The Calendar for the Past…


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While I was sorting through some of the paperwork that I had to move from my desk, I found a couple of calendar sheets I’d printed off a few years ago for, what were then, potential story ideas.

I know I could put a day and year date into Google and ask what day of the week was it? But there’s a more useful way, this website:

It actually has a lot of practical everyday uses too: world clock, time zones, sun and moon settings, and many other options.

The calendars highlighted that one of my stories (set in Dorset) takes place under the Julian Calendar, and the current work in progress uses the Gregorian Calendar (the type we use now).

My Nottinghamshire story takes place over many months in 1802 so a calendar for that year is helpful. A reader won’t appreciate countryside summer flowers in bloom if the heroine is still wrapped up in her winter best…

Before 1752 (when the actual calendar changed for people) we used the Julian Calendar. This meant New Year was actually the 25th March, known as Lady Day (one of the Quarter-Days find out more about these days and dates here).

Time Passes...

Time Passes…

The legal profession still use these quarter days, and if the system has worked well for centuries then there is little point changing it.

If you saw the news item not long ago about various heads of different religious denominations discussing making Easter (or their equivalents) a fixed date, it’s clearly not a simple process.

If you’re not sure how this movable Easter date is calculated you can read the terms specified in law, in this transcribed British Calendar Act of 1750. The additional notes are helpful. If you’re brave enough, venture into the tables link in the additional notes…

I’d assumed that once the law had passed, the change was completed in the same year. But that was not what occurred.

Gradual changes were implemented over a few years.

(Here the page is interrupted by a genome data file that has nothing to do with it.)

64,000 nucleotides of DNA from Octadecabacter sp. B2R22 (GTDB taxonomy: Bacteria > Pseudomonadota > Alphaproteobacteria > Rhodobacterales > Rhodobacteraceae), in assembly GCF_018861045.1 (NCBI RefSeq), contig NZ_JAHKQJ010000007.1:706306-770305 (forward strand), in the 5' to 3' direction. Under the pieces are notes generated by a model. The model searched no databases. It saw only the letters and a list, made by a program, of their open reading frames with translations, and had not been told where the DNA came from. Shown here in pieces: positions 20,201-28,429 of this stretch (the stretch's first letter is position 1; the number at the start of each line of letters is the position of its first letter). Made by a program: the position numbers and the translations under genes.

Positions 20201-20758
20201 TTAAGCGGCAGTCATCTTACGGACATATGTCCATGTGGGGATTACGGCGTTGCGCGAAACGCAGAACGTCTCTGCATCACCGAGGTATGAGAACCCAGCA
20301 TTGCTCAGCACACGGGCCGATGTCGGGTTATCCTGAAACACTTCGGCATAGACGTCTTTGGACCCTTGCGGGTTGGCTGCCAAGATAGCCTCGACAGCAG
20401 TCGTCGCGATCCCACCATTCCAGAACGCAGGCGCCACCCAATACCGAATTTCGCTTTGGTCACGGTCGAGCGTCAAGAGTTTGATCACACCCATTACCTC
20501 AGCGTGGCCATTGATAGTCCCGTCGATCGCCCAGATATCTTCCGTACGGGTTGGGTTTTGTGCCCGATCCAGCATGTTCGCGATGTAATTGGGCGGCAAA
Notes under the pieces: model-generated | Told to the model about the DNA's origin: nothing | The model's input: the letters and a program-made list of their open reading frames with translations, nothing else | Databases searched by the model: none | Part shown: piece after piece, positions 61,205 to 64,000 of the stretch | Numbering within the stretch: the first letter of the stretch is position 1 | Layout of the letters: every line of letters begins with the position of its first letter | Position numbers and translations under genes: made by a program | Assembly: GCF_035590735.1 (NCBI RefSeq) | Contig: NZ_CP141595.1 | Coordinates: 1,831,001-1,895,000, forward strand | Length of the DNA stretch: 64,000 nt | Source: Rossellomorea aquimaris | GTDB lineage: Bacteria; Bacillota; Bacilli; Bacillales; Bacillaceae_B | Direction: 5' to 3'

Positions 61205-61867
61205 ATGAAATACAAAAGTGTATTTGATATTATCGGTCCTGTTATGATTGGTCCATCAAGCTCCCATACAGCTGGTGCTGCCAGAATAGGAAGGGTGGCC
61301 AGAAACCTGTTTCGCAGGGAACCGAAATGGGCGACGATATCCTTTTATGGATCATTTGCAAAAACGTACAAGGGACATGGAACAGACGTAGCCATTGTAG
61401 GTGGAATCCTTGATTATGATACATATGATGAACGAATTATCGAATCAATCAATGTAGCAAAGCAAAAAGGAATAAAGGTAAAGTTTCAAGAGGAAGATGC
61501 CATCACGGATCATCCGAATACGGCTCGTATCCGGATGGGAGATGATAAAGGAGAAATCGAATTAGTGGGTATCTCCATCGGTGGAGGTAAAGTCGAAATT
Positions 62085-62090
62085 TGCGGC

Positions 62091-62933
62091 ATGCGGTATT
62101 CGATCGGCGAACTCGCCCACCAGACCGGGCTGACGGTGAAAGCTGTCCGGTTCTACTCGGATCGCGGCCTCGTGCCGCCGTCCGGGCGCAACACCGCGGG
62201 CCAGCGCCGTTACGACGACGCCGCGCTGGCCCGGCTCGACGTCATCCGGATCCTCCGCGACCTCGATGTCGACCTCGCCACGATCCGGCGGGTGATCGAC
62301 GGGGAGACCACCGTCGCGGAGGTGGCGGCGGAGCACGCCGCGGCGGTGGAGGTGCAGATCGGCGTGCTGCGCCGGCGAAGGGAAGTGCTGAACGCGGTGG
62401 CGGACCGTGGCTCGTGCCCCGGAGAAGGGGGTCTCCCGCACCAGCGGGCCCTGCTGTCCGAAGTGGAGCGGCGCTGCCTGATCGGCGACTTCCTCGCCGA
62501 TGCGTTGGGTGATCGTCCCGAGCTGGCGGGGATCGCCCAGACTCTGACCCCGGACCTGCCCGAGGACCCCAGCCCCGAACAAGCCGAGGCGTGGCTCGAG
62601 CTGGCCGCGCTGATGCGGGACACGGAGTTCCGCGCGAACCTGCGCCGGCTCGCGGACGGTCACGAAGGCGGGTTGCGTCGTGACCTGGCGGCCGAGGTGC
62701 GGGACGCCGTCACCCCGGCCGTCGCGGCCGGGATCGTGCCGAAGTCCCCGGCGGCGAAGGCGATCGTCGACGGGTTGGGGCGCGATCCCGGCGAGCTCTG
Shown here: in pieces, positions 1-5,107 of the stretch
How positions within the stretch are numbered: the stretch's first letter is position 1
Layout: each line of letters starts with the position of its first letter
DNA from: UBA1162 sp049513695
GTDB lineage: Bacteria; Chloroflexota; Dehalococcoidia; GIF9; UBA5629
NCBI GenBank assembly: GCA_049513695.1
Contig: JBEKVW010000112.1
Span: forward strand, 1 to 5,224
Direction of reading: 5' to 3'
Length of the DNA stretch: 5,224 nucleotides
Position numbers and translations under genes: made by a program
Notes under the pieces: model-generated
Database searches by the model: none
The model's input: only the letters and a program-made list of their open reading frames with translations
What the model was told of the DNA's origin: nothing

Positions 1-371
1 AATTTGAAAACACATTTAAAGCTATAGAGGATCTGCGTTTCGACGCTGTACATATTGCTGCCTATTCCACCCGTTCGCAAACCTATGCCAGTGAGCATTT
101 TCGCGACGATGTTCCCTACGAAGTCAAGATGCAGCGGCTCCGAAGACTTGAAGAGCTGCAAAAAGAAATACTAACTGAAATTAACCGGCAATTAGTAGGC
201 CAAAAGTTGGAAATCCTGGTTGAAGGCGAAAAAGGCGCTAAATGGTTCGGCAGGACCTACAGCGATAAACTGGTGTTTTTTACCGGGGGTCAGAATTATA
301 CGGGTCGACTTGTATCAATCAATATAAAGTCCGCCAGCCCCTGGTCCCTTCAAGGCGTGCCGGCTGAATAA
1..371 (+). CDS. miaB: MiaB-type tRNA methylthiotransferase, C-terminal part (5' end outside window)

We might say now that the year has gone quickly, but in 1751 that actually was true. The year began as tradition on March 25th but ended early on the 31st December, rather than March 24th, 1751/52

So 1752 began on the 1st of January, and then in the September, that month was only 19 days long losing the 3rd to the 13th.

For anyone who has never looked at old records (recorded under the earlier calendar) such as parish registers or other official documents, the last few months before Lady Day would show two years, 1750/51; but with the gradual realignment of the New Year that ceased.

While our February only goes up to 28, and 29 days in a leap year, the 30th February has actually existed in history.

In 1712, Sweden and Finland added two days to February, making up for their not having had a leap year in 1700; it enabled them to get back in order with the Julian calendar.

If Easter is ever to becomes fixed, I wonder if it will take as long to resolve as the calendar change did…




In New Computer Land…

It’s been some time since I last posted, but that was because my computer was in rapid decline.

Sadly the blue screen of death and crashes were becoming regular occurrences.Then earlier this past week it finally died on me.

I’m now familiarizing myself with Windows 10, and adding useful bits and pieces that I loved using on Windows 7.

My office isn’t yet back to normal- everything is still in bags and boxes, so my weekend will be spent returning everything to its correct place.

But it is dust-free, as after moving everything to reach the cables, I was able to get the Hoover in and remove the fine coating and dust-webs making a home in the corners…

It’s also given me the opportunity to find the reference books and papers that I need to refer to during my second draft.

I’m eager to start again, but not sure of Office 365 yet; I have a trial copy on the computer.

I miss Windows 7…

Back to routine soon.

serena lace (1)



More Exhibitions to Visit in Bath


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Like many writers I’m signed up to newsletters from museums and history related organisations, so I thought I’d share with you news of the next main exhibition at the Fashion Museum in Bath.

Assembly Rooms and Fashion Museum, Bath reduced size

The Fashion Museum in Bath

It’s called A History of Fashion in 100 Objects. It opens 19th March this year and runs until 1st January 2018.

The exhibition showcases fashion history from 1500 to the present day. So there will be something for every visitor whether you’re a fan of Regency fashion or the elegant gowns of the House of Worth, and then on into the 20th century and beyond.

I like the idea of the ten shoe ‘moments’ they’re including, and ten ‘historical looks’ for children (1700s – 2000s).

Sadly  I have to plan well in advance and save up for trips that can’t be managed within the day – as they’ll require hotel stays, so I probably won’t get to visit the 100 fashion objects until 2017.